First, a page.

Nicaragua’s patron saints festivities are full of religious fervor, a mix of undying pre-Columbian traditions and Spanish cultural customs. In contrast to other Roman Catholic countries where Catholicism is not lived strongly, Nicaraguans are profoundly devoted to their religious beliefs. Most likely when fireworks are rocketing through the sky or loud drums and trumpets are heard, it is because one of the worshiped Saints or Virgins is carried in bustling processions through town.
No doubt the most important religious celebration is “Easter” when thousands of Nicaraguans demonstrate their faith. Each catholic town, either big or small, will render and reenact the Passion of Christ in fervent ways. Churchgoers will overflow daily masses praying for their beloved ones. Cheerless streets will become happily decorated with colorful flowers and religious motifs.
By tradition some streets in Leon are joyfully ornamented with “sawdust carpets”, a work made by locals using colorful sawdust. People, using their creative imagination, craft beautiful and colorful religious images on the "sawdust carpets". Another unique way of faith demonstration during “Easter” is naturally performed on “Las Isletas”, just offshore Granada, where the “Passover” is recreated by many colorful boats on the waters of the great Lake. All this excitement of Easter celebration matches perfectly well with the official holiday and the enthusiasm of thousands of Nicaraguan families who organize beach trips during this time.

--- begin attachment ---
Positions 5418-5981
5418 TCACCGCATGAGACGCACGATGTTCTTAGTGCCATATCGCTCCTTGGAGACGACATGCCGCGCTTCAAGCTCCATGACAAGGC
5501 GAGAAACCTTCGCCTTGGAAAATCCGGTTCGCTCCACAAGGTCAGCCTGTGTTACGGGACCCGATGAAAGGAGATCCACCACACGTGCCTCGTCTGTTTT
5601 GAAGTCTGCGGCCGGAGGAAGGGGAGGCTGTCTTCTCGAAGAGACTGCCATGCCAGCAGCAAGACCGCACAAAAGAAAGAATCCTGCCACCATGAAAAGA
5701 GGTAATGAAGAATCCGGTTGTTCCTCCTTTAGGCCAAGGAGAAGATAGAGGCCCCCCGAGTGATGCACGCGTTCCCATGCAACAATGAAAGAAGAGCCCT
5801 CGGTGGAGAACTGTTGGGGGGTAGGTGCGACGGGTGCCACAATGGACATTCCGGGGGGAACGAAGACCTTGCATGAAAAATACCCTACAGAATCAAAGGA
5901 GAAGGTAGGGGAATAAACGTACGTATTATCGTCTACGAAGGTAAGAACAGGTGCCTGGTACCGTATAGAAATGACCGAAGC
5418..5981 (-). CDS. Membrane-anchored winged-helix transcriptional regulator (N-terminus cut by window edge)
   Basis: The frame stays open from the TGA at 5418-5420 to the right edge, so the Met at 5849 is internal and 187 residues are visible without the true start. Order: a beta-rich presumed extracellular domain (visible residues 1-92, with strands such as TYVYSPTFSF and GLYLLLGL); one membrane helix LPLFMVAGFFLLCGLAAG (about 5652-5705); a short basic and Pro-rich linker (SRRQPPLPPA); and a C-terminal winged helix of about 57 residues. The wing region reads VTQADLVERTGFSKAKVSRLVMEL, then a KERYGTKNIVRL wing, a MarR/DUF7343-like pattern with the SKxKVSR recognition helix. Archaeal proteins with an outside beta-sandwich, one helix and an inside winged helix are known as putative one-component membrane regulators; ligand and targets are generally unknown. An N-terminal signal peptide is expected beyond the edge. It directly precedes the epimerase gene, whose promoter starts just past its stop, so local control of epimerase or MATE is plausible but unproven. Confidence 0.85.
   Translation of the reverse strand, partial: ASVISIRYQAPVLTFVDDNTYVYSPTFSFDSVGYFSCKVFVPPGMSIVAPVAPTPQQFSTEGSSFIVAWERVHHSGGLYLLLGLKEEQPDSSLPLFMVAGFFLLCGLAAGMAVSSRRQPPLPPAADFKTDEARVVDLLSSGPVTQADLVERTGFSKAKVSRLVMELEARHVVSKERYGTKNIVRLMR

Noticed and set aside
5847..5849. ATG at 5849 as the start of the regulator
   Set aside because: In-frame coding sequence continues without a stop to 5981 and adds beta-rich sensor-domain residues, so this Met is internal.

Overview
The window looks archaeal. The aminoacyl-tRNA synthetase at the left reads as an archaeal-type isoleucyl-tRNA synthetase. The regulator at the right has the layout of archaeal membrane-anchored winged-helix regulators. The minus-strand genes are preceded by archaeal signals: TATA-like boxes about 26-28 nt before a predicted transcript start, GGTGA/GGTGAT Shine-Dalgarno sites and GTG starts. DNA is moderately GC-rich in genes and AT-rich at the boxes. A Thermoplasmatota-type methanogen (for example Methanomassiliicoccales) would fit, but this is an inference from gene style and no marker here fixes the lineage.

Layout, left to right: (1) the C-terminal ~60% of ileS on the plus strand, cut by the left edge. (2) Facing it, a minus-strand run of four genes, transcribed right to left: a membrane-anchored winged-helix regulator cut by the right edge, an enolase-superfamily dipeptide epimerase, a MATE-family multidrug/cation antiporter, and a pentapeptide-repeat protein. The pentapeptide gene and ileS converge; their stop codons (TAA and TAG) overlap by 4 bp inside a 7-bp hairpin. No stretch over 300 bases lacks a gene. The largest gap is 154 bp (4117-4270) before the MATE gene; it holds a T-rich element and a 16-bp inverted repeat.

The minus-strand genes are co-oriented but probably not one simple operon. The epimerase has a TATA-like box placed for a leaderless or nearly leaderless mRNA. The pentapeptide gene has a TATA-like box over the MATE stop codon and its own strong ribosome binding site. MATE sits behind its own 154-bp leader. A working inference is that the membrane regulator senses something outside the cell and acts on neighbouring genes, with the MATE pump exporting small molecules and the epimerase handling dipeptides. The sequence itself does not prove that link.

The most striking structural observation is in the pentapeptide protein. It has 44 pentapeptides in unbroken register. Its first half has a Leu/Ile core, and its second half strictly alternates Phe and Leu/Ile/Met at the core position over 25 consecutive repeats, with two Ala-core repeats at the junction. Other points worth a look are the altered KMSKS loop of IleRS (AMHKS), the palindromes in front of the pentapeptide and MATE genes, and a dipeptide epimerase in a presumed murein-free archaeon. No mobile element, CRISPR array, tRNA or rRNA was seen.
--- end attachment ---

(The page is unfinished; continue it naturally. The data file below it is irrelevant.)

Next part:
Besides Easter festivities, August is one of the main months to celebrate some important Catholic events. For example, residents of Granada overwhelm the colonial streets to honor “La Virgen de la Asuncion” on the 15th. In Managua, the celebration is carried in honor of “Santo Domingo” from the 1st to the 10th; thousands of people accompany the Saint in a feverish procession at the rhythm of marimba music. Other important celebrations around Nicaragua happen in Masaya for “San Jeronimo”; in Diriamba, Carazo for “San Sebastian”; “La Virgen de la Merced” in Leon and Chinandega.
An authentic part of these celebrations are the “Hipicas” or horse parades where hundreds of elegant horses take over the streets and display skillful steps through their masters or “Montados” who wear jeans, cowboy boots, long-sleeved shirts and hats. Another important ingredient of this festival is “bull riding”. Small wooden arenas are constructed overnight and fearless bull riders will try to stay on top of the jumping bull, at the rhythm of music played by “Chicheros”, a local musical band, as well as the frenetic shouting of the intense audience.